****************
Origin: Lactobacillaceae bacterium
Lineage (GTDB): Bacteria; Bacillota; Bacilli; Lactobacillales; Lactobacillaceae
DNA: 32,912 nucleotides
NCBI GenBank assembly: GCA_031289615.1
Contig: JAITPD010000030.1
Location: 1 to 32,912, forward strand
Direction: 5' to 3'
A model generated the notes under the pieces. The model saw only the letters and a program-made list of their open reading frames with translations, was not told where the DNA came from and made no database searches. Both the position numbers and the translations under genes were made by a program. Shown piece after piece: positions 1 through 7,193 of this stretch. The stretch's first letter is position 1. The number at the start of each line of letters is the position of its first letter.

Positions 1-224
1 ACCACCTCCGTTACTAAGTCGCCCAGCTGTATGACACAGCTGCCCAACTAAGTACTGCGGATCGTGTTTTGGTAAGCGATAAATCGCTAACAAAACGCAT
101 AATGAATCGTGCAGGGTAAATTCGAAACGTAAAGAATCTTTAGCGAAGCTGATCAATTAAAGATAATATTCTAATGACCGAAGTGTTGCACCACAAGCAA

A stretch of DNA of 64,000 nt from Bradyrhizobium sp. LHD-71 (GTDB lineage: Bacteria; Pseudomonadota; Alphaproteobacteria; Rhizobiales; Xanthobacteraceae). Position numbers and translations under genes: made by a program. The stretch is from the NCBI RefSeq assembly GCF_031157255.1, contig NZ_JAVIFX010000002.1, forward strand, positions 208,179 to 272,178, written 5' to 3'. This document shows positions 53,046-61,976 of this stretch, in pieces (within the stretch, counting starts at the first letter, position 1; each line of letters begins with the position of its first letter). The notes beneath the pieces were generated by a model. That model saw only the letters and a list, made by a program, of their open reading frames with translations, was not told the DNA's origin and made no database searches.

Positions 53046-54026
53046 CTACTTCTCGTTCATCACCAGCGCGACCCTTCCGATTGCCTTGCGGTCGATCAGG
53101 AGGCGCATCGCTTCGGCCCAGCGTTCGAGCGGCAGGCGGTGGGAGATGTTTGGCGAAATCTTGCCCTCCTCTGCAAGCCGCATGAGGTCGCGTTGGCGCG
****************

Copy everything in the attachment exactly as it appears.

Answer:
Origin: Lactobacillaceae bacterium
Lineage (GTDB): Bacteria; Bacillota; Bacilli; Lactobacillales; Lactobacillaceae
DNA: 32,912 nucleotides
NCBI GenBank assembly: GCA_031289615.1
Contig: JAITPD010000030.1
Location: 1 to 32,912, forward strand
Direction: 5' to 3'
A model generated the notes under the pieces. The model saw only the letters and a program-made list of their open reading frames with translations, was not told where the DNA came from and made no database searches. Both the position numbers and the translations under genes were made by a program. Shown piece after piece: positions 1 through 7,193 of this stretch. The stretch's first letter is position 1. The number at the start of each line of letters is the position of its first letter.

Positions 1-224
1 ACCACCTCCGTTACTAAGTCGCCCAGCTGTATGACACAGCTGCCCAACTAAGTACTGCGGATCGTGTTTTGGTAAGCGATAAATCGCTAACAAAACGCAT
101 AATGAATCGTGCAGGGTAAATTCGAAACGTAAAGAATCTTTAGCGAAGCTGATCAATTAAAGATAATATTCTAATGACCGAAGTGTTGCACCACAAGCAA

A stretch of DNA of 64,000 nt from Bradyrhizobium sp. LHD-71 (GTDB lineage: Bacteria; Pseudomonadota; Alphaproteobacteria; Rhizobiales; Xanthobacteraceae). Position numbers and translations under genes: made by a program. The stretch is from the NCBI RefSeq assembly GCF_031157255.1, contig NZ_JAVIFX010000002.1, forward strand, positions 208,179 to 272,178, written 5' to 3'. This document shows positions 53,046-61,976 of this stretch, in pieces (within the stretch, counting starts at the first letter, position 1; each line of letters begins with the position of its first letter). The notes beneath the pieces were generated by a model. That model saw only the letters and a list, made by a program, of their open reading frames with translations, was not told the DNA's origin and made no database searches.

Positions 53046-54026
53046 CTACTTCTCGTTCATCACCAGCGCGACCCTTCCGATTGCCTTGCGGTCGATCAGG
53101 AGGCGCATCGCTTCGGCCCAGCGTTCGAGCGGCAGGCGGTGGGAGATGTTTGGCGAAATCTTGCCCTCCTCTGCAAGCCGCATGAGGTCGCGTTGGCGCG